The Patriots fielded one of the best kicking game units across the board in 2020, highlighted by the performances of a pair of first-team All-Pros in Jake Bailey (punter) and Olszewski (punt returner). Bailey averaged 48.7 yards per punt and shined as a kickoff specialist. He’s become adept at chipping kickoffs high and short, allowing his teammates to swarm returners inside the 20-yard line. Olszewski returns punts with a reckless abandon, averaging a ridiculous 17.3 yards per return. Look for Olszewski and J.J. Taylor to battle for the kickoff return job in training camp.
Perhaps most impressive specialist performance came from 36-year-old kicker Nick Folk, who hit 26-of-28 field goals — including his final 26 attempts. Neither Bailey nor Folk would trade long snapper Joe Cardona (who has been darn near flawless for six seasons) for anyone in the league. As for the coverage units, Matthew Slater and Justin Bethel continue to set the gold standard as gunners. They are virtually unblockable off the snap, fly down the field and almost always land the first hit on return men.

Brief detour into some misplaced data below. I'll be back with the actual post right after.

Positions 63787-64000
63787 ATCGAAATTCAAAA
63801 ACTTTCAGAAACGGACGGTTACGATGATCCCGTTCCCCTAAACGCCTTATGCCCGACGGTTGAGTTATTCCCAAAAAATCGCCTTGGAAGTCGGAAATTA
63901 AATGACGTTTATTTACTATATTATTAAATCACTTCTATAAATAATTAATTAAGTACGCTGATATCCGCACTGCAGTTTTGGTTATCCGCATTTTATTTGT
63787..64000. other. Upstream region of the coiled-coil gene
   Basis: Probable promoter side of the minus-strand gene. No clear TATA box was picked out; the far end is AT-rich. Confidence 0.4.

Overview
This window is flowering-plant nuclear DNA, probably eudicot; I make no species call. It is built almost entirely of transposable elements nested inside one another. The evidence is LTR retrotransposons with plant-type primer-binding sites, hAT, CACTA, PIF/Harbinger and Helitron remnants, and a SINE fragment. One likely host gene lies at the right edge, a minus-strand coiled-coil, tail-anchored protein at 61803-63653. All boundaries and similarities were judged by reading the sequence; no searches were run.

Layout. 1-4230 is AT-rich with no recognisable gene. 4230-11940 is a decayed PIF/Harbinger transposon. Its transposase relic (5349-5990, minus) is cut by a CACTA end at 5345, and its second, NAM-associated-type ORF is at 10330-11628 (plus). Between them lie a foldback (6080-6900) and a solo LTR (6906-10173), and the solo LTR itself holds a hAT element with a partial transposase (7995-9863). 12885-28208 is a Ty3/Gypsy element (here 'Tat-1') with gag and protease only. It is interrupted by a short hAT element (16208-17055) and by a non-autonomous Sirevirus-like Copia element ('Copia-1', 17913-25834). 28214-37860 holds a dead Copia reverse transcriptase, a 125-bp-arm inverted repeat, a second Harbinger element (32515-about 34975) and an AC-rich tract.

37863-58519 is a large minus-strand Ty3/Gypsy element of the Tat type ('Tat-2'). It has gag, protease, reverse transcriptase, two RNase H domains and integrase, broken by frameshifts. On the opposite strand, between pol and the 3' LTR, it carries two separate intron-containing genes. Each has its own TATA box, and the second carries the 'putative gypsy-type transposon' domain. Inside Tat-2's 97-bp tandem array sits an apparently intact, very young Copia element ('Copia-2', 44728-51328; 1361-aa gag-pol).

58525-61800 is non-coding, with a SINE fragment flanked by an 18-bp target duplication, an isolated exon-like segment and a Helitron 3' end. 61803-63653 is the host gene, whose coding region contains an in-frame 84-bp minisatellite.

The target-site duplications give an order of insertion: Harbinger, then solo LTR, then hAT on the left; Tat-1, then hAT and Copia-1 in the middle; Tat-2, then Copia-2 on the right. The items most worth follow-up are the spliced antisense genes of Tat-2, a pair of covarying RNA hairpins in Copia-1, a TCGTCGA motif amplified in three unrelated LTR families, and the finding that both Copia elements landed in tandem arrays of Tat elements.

The Patriots have put themselves in a prime position to get right back into the mix in the AFC with an unprecedented splash in free agency. Newton, who embraced his leadership role from the time he touched down in Foxborough, is another year removed from the shoulder and foot injuries that hampered his final seasons in Carolina. He flashed signs of returning to form early before a bout with Covid-19 knocked him for a loop. With a full offseason and camp, Newton will almost assuredly turn in a more consistent season. Additionally, the Patriots were able to use the draft with an eye toward the future. The club had eight picks, and several will be counted on to be stars — just not right away. From Jones to Nixon, all the baby faces are poised to receive an apprentice season before being asked to be regular contributors.